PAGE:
Robert Flynt's newest photographs contain a visual 'gag' that extends from one work to another. These composite images include portraits of male friends as they appear in nineteenth century tintypes. In one, a couple of turn-of-the-century gents in spiffy frock coats exchange affectionate looks under an umbrella they share. The umbrella is a captivating prop, open in defiance of logic and superstition inside the presumably dry studio of a forgotten commercial photographer. This being a work by Flynt, the missing moisture has been restored. A veil of water floods the image, giving it the look of a photographic memory, and now the happy couple are dwarfed on all sides by a pair of youthful twentieth century giants who float, naked as jaybirds in water. The two swimmers look down on the diminutive pair like omniscient gods who know the whole story.
For some time now, Flynt's photographs have combined figures underwater with a wide range of 'found' imagery. But these new works contain a glint of sly humor that has not always been present before. The situation is reversed in a second work, though the meaning remains much the same. Two poker-faced handsome fellows, whose attire suggests the 1880s, stand behind a chest-high screen that conceals the bulk of their bodies. Each man rests a hand over the top of the screen, which leaves the activity of their other hands something of a mystery. Flynt has imagined a solution to the mystery of the missing hands, at any rate, he has projected his fantasy about them onto the screen, transforming it into a homoerotic Shroud of Turin.
There, two smaller nudes cavort in water, one reaching out to grab the other's bobbing cock and balls. Flynt's lighthearted, composite works are the product of a variety of technologies that were wholly unimaginable to the nineteenth century friends whose portraits they reproduce. Such men could have known little of the seamless shocks that photographic double exposure conveys, and nothing of digitalization which can reproduce, enhance, and otherwise fictionalize old battered effigies like their own. More importantly, neither could they have grasped the enormous effects of the social technologies -- medical, psychological, criminological -- that were then already casting a pall over the same-sex affection that each of these couples felt so comfortable displaying before the photographer.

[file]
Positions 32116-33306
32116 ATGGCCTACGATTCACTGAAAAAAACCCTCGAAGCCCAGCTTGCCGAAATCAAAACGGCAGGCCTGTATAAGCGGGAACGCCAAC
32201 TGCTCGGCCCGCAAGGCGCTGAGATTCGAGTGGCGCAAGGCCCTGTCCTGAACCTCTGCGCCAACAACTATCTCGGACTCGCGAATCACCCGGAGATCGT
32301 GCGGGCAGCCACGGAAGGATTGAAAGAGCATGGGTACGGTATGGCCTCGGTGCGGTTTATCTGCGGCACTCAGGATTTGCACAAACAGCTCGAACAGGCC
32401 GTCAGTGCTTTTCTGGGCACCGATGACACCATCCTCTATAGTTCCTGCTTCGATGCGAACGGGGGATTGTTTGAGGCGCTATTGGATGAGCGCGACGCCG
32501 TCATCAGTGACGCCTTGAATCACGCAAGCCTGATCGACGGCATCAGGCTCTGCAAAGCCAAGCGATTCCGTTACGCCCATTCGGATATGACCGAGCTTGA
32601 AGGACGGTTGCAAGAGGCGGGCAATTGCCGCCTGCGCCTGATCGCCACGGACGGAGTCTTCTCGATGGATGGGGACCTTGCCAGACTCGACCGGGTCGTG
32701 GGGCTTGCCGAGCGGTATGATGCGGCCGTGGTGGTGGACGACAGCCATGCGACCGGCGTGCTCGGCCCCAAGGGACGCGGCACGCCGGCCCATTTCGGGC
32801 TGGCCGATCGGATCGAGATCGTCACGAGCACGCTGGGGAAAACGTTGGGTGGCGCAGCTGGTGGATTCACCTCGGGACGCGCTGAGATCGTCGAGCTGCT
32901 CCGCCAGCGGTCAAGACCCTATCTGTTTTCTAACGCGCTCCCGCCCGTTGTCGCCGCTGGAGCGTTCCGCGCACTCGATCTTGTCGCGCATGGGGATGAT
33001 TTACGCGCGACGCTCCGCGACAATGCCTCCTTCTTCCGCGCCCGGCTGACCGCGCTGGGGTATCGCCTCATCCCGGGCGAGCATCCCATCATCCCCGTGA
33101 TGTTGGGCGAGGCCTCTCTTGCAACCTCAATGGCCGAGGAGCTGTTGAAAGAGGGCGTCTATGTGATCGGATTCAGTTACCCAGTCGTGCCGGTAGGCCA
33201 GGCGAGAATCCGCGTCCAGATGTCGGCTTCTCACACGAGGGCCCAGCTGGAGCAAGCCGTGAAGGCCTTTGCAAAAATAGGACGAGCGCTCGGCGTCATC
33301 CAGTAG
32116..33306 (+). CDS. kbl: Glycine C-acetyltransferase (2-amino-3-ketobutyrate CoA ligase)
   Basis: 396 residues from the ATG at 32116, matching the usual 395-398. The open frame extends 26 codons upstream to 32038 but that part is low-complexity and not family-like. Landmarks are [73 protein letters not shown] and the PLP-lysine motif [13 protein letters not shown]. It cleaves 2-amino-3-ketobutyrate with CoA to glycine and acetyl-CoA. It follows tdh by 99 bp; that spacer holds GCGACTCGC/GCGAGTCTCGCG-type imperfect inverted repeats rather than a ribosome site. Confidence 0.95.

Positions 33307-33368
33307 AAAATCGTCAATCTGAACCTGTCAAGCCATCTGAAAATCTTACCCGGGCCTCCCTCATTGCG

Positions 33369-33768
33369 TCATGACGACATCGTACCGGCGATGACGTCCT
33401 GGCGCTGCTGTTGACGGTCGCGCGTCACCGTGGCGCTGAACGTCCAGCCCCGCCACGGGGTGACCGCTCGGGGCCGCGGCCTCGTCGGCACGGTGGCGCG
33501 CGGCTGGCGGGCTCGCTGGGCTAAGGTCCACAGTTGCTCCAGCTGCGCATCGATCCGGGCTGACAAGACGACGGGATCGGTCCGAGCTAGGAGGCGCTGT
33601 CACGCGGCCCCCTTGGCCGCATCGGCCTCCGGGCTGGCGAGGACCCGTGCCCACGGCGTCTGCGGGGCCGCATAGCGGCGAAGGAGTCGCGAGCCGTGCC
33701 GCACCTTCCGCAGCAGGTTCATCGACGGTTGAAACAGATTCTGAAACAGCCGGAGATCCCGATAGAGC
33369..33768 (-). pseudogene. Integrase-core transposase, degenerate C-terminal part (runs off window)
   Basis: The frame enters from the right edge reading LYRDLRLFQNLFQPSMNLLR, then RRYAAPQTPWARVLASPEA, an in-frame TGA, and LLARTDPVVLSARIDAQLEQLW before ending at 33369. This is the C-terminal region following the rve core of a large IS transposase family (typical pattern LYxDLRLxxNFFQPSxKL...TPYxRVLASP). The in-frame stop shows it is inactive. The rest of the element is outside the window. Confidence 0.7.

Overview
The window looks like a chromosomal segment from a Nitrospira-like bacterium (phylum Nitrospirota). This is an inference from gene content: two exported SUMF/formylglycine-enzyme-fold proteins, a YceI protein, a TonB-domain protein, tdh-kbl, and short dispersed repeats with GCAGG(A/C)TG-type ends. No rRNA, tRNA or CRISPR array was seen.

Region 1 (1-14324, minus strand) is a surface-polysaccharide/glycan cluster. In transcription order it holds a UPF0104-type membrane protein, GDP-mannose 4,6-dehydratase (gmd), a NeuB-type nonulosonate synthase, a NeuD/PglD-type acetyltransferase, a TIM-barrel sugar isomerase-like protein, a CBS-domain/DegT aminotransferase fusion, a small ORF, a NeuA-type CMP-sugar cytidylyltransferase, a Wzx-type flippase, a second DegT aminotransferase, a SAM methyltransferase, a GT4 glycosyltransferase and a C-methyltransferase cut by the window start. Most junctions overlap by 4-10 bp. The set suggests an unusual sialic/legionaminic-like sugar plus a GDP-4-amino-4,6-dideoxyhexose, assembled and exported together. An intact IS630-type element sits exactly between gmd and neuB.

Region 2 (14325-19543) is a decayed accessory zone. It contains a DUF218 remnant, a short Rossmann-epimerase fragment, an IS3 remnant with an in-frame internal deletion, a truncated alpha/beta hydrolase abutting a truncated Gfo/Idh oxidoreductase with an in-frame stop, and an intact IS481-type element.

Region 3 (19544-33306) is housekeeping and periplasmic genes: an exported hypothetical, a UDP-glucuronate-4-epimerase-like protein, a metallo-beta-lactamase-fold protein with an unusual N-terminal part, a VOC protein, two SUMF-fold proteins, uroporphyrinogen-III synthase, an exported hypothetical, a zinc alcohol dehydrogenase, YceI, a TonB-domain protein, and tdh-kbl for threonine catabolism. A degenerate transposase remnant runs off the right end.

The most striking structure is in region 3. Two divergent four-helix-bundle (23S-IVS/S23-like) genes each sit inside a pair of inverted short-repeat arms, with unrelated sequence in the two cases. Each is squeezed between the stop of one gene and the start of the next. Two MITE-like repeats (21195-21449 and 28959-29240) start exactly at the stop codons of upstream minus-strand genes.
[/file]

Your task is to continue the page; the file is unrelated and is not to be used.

Perhaps Flynt's photographs are metaphors, then, for the irretrievability of the past that nonetheless draws us to it; watery metaphors as well for the greater fluidity of affection between men and between women that existed before some people and some behaviors were classified and condemned toward the century's end as 'homosexual'. But this begs the question of whether we know anymore today than the men in those old photographs about life and love and the care of self. Perhaps these superimpositions of old and new images, of the pre-gay past and the post-gay liberation present, propose that we may not, after all, be so much wiser; and that the biggest joke of all may well be on us.
David Deitcher (c)1997